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Kristian Nairn’s Exclusive Interview With The Pop Break

Before he ever stepped foot on the set of Game of Thrones, Kristian Nairn was a renowned DJ in the club scene. He held residence at Kremlin, one of Dublin’s most famed nightclubs, and toured the world both as a DJ, and with the likes of The Scissor Sisters, and Calvin Harris. Nairn has made time in his busy acting schedule to spinning at clubs, festivals, and even Comic Cons, as well as work on original singles, and EPs, like “Bigger” which was released this past summer. Nairn recently caught up with entertainment blog The Pop Break, where he spoke of his DJ career, his single “Bigger,” and much more. Check out some of the interview below, but visit ThePopBreak.com for more!

Recently, I caught up with Kristian to talk about his music, the celebrity DJ stigma, and of course, his time as Hodor on Game of Thrones, and the fame that’s come with it. I don’t often say this, but this man singlehandedly gave me the best interviews I’ve done in my 15 year career. While we may know him for uttering one word on television, when speaking with him you encounter a charming, no-nonsense, affable, and insightful man who truly loves music.

I’ve read you were of a musical prodigy growing up, you excelled at piano at a young age and then you turned to guitar. You even toured as a guitarist with the Scissor Sisters which I thought was super cool. So how did you end up in a DJ booth?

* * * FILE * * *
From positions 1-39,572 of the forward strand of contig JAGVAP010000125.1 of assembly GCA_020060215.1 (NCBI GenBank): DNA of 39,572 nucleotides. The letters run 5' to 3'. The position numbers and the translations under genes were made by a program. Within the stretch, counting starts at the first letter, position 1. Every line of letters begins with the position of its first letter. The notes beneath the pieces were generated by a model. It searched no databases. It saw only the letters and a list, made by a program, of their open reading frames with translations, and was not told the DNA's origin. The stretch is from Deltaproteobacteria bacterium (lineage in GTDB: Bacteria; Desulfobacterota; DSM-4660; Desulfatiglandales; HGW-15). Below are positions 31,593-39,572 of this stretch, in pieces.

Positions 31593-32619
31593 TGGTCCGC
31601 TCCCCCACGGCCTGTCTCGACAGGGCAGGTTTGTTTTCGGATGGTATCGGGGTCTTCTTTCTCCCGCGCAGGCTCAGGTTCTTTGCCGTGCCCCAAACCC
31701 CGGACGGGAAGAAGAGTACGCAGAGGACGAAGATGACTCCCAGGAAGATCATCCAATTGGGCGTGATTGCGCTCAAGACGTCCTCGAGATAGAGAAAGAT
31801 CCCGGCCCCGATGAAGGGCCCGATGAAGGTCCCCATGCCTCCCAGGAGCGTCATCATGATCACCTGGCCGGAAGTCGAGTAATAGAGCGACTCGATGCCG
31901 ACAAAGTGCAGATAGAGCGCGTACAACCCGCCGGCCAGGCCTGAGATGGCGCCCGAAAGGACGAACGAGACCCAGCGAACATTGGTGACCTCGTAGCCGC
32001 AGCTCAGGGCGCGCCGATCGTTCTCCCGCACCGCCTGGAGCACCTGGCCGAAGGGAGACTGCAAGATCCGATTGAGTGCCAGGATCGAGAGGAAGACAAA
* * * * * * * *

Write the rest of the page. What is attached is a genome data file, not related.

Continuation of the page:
Well I was a prolific club kid, and I was always in clubs in my early twenties. I used to watch the DJ, and I was always impressed by how they could manipulate the energy and the mood in clubs just by their track choice. I really wanted to learn how to do that, because I was always a prolific music collector. I have such a large collection of music. A lot of my favorite things [growing up] was trying to introduce friends to new music and sort of trying to explain how I felt about it. I think as a DJ, you’ve got a whole crowd to do that with. You find tracks that you love and that you react to a certain way. And you want them to sort of react to it. I think it’s a real privilege to take people on a journey like that.

Was there a learning curve to getting into the groove – no pun intended – of being a DJ from a literal technical standpoint with the equipment as well as literally mapping this musical journey out?
Well [it was] easy. Because I’m quite a technical person, I have a rhythm, the rhythm is really important for a DJ. You’d be surprised how many DJ’s aren’t natural musicians. I can always tell the difference I think, from a DJ that’s just a musician and one that’s just a knob twiddler. [laugh]

I’ve seen video of you DJ.  I’ve covered DJ’s for a long time, and I don’t think I’ve seen many people get into it as much as you do.
Yeah I’m on another world. I go away somewhere.


What does that do?